Appliances: Stainless vs. White
Q: I'm hoping to replace everything in my kitchen soon and expect to purchase white kitchen cabinets. Is it acceptable, in terms of resale value, to have white appliances, or must I have stainless steel?
— E.W., Scarsdale
A: It sounds like you’ve been tuning in to House Hunters, featuring countless couples wrinkling their noses at “outdated” kitchens. So it’s come to this: As you’re about to drop a bundle on a kitchen makeover, you feel obliged to choose what the next owners will find “acceptable.” Unless you’re planning to sell your property soon, why not buy the innocuous white appliances you seem to prefer? Who knows if stainless steel won’t soon be upstaged by a resurgence of harvest gold and avocado? (Don’t scoff. Trends move fast.)
But let’s answer your question. Stainless steel has been the rage for “a good twelve to fifteen years,” says William Luceno, an owner of Majestic Kitchens & Baths in Mamaroneck (majestickitchens.com). Luceno says he has seen “no real slow-down in demand,” either, and was quick to respond that stainless-steel appliances are your best bet if you’re concerned about resale. “White isn’t a problem,” he added, “but stainless would help the sale. It’s number one.”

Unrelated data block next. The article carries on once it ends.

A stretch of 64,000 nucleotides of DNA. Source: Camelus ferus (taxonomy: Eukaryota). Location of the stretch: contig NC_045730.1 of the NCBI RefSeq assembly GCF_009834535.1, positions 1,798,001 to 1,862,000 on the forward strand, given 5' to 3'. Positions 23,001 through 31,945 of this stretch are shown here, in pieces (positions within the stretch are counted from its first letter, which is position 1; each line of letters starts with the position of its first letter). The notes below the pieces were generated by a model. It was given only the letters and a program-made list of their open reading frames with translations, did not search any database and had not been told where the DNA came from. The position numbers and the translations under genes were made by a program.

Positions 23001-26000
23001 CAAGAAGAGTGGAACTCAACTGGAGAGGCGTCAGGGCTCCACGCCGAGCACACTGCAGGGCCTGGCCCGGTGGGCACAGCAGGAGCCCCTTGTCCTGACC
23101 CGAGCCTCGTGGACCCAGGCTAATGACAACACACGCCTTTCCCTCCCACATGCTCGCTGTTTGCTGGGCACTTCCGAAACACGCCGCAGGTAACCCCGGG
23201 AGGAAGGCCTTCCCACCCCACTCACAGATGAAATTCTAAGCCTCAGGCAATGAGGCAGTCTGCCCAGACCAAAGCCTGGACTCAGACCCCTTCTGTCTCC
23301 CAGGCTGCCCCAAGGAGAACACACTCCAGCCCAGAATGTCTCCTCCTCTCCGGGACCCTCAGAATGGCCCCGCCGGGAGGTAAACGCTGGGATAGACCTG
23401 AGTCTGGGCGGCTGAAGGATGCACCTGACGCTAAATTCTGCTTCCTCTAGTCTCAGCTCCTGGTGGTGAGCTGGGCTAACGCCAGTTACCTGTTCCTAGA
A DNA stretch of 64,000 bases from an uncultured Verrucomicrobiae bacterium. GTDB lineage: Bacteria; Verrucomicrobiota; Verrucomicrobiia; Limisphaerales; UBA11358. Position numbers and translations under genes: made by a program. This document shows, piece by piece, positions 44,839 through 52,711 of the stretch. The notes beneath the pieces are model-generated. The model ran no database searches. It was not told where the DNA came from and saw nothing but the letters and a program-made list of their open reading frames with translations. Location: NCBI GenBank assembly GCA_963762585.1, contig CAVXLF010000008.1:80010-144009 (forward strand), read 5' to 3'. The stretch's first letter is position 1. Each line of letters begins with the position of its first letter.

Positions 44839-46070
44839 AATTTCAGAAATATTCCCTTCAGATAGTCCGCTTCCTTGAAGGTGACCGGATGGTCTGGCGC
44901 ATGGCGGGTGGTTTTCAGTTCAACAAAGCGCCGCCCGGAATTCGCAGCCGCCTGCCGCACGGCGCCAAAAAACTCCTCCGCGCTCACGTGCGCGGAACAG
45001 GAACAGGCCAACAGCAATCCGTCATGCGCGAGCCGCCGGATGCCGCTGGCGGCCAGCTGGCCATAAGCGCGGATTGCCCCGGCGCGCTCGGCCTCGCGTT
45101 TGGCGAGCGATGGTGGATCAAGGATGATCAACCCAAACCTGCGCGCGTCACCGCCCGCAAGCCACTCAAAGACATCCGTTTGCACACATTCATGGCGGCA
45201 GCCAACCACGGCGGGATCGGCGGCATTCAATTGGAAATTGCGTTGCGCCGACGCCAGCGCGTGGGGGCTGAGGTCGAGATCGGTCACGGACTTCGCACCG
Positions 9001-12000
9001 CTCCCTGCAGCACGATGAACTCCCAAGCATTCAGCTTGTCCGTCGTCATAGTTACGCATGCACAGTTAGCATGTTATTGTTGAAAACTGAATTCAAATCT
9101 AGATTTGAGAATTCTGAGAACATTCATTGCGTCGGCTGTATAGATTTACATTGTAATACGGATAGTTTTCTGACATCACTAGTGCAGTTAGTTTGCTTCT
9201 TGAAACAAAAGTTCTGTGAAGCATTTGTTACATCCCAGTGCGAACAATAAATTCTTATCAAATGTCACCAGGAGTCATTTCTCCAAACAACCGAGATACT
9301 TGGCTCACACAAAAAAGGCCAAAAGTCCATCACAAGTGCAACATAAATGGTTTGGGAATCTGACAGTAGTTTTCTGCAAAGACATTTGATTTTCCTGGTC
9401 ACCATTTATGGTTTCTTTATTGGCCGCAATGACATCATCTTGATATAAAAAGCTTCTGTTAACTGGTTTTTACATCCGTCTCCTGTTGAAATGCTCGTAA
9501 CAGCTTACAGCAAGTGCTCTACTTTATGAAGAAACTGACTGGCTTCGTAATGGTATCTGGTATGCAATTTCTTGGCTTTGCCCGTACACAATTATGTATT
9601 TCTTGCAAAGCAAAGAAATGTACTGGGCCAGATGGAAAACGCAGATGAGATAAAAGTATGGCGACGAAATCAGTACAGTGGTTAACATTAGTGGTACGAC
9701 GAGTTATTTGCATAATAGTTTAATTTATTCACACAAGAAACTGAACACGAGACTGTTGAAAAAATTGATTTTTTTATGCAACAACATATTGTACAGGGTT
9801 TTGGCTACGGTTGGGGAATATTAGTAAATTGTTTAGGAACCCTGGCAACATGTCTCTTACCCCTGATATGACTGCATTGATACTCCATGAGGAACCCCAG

Luceno believes the material has stayed in vogue because “it seems to go with every type of design,” he says. “Especially in a white kitchen, it looks really nice.” White kitchens have been popular for a long time, too, Luceno adds, so your choice of cabinetry is wise as far as resale goes. If you don’t want the somewhat cold look of stainless, Luceno suggests covering the refrigerator and dishwasher with wood panels to match your cabinets.
As for coming trends: There’s no sign of harvest gold yet. “Some super-high-end appliance manufacturers are doing other colors — antique brass or an antique bronze look, but very rarely do you see that,” Luceno replies. “We’re not seeing such ornate cabinetry, either; people have taken a more subtle approach.”